It is crystal clear that Pakistan’s romance with coal has no place for the environment. Seven priority coal-fired power projects, out of which two are currently operational and very soon all will together be polluting the environment with tons of carbon dioxide being emitted. Furthermore, coal extraction from Thar coal mines block I and II will pump bulk of methane into the atmosphere and altogether both power generation and mining projects will contribute to increased greenhouse effect in Pakistan. It shows that the environmental cost of the economic corridor is much more than its economic gains. Indeed a bitter truth. Most shocking part of the story is that China itself is putting more focus on renewable energy resources for its electricity demands but pushing Pakistan towards a fossil-fuel dominant energy structure. In 2017, China eliminated or suspended 65 gigawatts (GW) of coal-fired capacity which exceeded the national target of 50 gigawatts! The country has vowed to improve its notorious air pollution and upgrade its coal based energy structure by reducing coal consumption and boosting clean energy use.
According to the Intergovernmental Panel on Climate Change (IPCC) Fifth Assessment Report (AR5), global greenhouse gas (GHG) emissions have accelerated to an unprecedented level. The report indicates that in 21st century the global average temperature is likely to increase by 0.3°C to 1.7°C for their lowest emissions scenario, and 2.6°C to 4.8°C for business as usual carbon intense emissions. According to the report, to limit the global average temperature by 2°C, global GHG emission must have to be curtailed by 40 to 70 percent. High rate of carbon dioxide and methane emission from coal combustion and mining is posing a greater risk to the climate of Pakistan than ever before. Greenhouse gas inventory of Pakistan for the year 2011-12 show that the total carbon dioxide emission was 369 million tons of carbon dioxide equivalent (MtCO2e) . 45.9% of the total CO2 emission was contributed by energy sector, 44.8% from agriculture and livestock sector, 3.9% by industrial procedures and 2.6% from forestry sector. The situation is alarming! 90.7 % of the total emission bulk comes from energy and agricultural sector.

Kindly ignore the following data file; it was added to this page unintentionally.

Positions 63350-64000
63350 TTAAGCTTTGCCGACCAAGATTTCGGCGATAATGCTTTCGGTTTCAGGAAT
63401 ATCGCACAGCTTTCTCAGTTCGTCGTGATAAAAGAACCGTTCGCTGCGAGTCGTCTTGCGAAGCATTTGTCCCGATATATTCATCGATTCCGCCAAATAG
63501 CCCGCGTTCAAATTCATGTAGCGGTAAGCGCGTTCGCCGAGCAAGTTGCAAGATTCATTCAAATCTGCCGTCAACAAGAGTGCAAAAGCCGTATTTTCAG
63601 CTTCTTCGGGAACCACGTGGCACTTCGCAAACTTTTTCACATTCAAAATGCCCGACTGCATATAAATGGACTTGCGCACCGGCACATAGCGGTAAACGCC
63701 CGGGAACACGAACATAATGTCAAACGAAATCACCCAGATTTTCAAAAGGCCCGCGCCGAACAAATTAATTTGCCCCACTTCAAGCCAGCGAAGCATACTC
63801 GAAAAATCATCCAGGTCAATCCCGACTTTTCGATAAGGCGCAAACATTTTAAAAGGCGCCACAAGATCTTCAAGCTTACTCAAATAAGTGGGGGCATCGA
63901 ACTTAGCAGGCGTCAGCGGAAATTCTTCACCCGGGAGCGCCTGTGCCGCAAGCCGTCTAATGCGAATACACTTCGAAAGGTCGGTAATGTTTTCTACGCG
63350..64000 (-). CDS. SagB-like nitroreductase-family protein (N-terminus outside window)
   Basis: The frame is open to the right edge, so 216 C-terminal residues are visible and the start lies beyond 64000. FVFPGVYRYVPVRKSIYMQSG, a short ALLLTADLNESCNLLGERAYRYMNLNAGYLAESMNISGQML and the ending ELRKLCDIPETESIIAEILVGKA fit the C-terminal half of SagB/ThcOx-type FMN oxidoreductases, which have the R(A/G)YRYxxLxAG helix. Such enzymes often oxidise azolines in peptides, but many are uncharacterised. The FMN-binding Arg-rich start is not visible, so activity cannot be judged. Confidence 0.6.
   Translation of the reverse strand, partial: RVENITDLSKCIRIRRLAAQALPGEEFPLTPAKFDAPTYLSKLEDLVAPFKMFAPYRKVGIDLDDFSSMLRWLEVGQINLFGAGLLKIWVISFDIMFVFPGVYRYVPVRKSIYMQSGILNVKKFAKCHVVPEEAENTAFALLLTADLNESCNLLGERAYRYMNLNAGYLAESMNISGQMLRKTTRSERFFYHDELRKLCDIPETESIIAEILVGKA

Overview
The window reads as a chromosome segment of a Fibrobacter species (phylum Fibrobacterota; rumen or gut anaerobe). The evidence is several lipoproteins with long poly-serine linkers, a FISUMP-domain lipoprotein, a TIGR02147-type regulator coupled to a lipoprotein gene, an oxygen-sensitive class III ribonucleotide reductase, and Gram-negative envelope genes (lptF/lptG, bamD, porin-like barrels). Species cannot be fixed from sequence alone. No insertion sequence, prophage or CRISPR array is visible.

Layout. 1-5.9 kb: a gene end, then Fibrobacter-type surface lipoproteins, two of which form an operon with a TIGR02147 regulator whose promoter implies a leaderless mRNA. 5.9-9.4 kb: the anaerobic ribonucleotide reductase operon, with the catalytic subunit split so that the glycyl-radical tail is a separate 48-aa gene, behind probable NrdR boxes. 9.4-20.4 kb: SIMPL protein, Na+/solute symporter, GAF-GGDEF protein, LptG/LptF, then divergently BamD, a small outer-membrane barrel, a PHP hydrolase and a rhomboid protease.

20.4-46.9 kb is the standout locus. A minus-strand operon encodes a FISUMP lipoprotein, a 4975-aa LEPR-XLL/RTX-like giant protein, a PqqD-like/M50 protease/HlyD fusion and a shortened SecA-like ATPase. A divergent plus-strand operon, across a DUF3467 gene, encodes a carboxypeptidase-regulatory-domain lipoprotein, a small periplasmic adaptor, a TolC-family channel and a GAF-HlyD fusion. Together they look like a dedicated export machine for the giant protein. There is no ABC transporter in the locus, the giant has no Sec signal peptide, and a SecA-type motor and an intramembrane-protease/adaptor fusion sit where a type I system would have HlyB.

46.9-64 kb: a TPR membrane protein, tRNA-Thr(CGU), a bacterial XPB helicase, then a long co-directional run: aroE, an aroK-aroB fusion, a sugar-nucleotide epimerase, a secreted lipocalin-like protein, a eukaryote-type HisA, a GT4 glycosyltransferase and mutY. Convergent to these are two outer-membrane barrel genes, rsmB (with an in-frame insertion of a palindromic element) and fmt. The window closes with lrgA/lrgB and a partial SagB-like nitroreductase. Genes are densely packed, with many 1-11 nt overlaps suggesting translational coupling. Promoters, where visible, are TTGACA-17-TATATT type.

Now that you know greenhouse gases traps heat energy and when they re-emits it back toward the surface of the earth, results in the increase in average temperature, which we also called greenhouse effect. This effect is very prominent in Pakistan. According to the Asian Development Bank’s 2014 report, namely “Assessing the Cost of Climate Change and Adaptation in South Asia – Manila”, in the last century, warming trend of 0.57°C in the annual mean temperature was observed from 1901 to 2000 in Pakistan. From 1961 to 2007, an increase of 0.47°C, which was more accelerated, observed. According to the 2009 Technical Report by Pakistan Meteorological Department, winters got more affected as the average winter temperature for increased from 0.52°C to 1.12°C (province to province variation) . Highest increase in winter temperature was observed in the province of Balochistan. From 1960 to 2007, the average annual temperature in Pakistan got increased by 0.87°C (max) and 0.48°C (min) . The fact that winter temperature is increasing in all four provinces of Pakistan and that mean annual temperature showed an increasing trend, that is, increased by 0.57°C in 20th century makes it clear that greenhouse effect is very prominent in Pakistan and don’t forget to take into account the accelerated trend of warming, a rise of 0.47°C, from 1961 to 2007. Increasing winter temperature means more summer (warm days).